Property litigators Richard Eaton and Laura Tanguay have enjoyed recent success in helping a client to obtain registered title to a previously unregistered section of river bed in reliance on adverse possession by the mooring of a boat.
The mooring in question was part of a tidal river in East Anglia, and had been used by the owner for 12 or more years as the mooring for his private yacht.
Whilst there has been recognition that houseboats sitting on the mud for most of the time can be considered to be in adverse possession of the river bed on which they sit, the position of a yacht in tidal water is not clear cut. A key factor which will be relevant is the extent to which the boat has any contact with the mud or foreshore below and for what duration. If, as was this case in this instance, the boat rests on the exposed foreshore during low tides for several hours either side of low water, twice each day, then it is more likely that adverse possession can be established. It was also relevant to consider that when the boat was away from the mooring at high tide, the owner left a tender (small dinghy) and his own mooring lines on the mooring, and gave evidence that adjoining boat owners would ensure that the berth was kept free for the exclusive use of the yacht.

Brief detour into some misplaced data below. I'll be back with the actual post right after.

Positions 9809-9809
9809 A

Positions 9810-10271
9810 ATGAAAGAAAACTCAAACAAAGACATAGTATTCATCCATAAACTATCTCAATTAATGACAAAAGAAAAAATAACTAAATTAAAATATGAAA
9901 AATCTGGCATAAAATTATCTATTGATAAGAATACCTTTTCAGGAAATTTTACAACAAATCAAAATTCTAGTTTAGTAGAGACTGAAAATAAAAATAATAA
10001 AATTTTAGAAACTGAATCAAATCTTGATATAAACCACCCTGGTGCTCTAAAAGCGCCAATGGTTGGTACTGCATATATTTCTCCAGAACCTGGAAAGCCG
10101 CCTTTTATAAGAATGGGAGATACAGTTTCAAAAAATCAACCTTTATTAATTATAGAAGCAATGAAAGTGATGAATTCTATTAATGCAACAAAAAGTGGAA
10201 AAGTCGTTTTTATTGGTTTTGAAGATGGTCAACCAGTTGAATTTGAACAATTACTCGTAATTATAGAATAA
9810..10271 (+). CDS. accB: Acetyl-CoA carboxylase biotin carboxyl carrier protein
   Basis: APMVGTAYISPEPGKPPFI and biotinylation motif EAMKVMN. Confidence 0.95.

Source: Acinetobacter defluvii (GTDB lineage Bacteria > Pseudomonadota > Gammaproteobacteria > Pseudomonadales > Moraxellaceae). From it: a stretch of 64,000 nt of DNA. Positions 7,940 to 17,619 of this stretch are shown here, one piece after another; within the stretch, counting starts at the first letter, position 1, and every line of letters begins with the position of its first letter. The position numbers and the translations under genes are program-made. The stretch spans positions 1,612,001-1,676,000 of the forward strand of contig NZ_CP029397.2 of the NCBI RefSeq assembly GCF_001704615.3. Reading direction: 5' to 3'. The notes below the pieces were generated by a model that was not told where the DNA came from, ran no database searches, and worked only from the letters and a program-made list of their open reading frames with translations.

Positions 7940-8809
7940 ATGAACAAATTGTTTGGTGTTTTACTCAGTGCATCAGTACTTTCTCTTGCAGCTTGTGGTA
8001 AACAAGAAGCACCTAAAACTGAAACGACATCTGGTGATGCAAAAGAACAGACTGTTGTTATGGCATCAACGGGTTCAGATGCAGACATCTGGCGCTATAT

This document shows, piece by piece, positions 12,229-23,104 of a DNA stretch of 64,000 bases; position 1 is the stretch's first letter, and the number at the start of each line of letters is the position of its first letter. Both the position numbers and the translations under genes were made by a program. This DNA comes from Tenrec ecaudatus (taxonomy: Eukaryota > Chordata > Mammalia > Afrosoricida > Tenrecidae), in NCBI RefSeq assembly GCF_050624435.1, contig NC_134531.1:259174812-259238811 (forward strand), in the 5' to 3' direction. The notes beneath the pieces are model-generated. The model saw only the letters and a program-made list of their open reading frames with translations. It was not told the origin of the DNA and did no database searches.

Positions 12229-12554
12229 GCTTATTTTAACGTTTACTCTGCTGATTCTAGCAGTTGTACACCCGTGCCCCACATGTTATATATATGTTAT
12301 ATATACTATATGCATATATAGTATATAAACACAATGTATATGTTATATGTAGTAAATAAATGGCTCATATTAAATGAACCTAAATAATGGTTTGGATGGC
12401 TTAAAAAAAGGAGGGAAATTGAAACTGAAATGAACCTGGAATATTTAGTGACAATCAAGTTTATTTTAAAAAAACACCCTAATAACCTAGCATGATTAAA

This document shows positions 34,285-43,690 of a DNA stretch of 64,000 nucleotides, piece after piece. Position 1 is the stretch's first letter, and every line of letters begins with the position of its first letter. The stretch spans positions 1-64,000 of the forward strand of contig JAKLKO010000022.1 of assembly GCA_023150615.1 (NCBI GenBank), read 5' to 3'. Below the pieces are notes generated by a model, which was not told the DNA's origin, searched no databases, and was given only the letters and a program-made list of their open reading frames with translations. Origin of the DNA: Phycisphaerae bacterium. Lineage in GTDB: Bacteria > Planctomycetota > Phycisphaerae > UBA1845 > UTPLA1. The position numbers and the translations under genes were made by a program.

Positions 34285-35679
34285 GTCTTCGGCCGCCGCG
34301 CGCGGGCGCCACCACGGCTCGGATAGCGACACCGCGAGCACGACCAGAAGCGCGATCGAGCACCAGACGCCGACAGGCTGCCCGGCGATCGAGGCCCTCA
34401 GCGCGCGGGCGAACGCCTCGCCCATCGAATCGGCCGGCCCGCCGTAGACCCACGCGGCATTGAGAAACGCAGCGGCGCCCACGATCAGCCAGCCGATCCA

Some may consider that the application was fortunate and that, properly assessed, it might only be the mooring "tackle" that is in possession of the river bed on floating moorings. As with many legal issues, it is a matter of fact and degree. It is suspected that an overhaul of the law in this area may be on the horizon as a leading authority that is currently favourable to boat owners is heading to the Court of Appeal. Should a houseboat owner wish to explore the possibility of acquiring registered title to the river bed on which they are moored, it is recommended that they take advice sooner rather than later.
The content of this article is for general information only. For further information please contact Laura Tanguay. Law covered as at April 2015.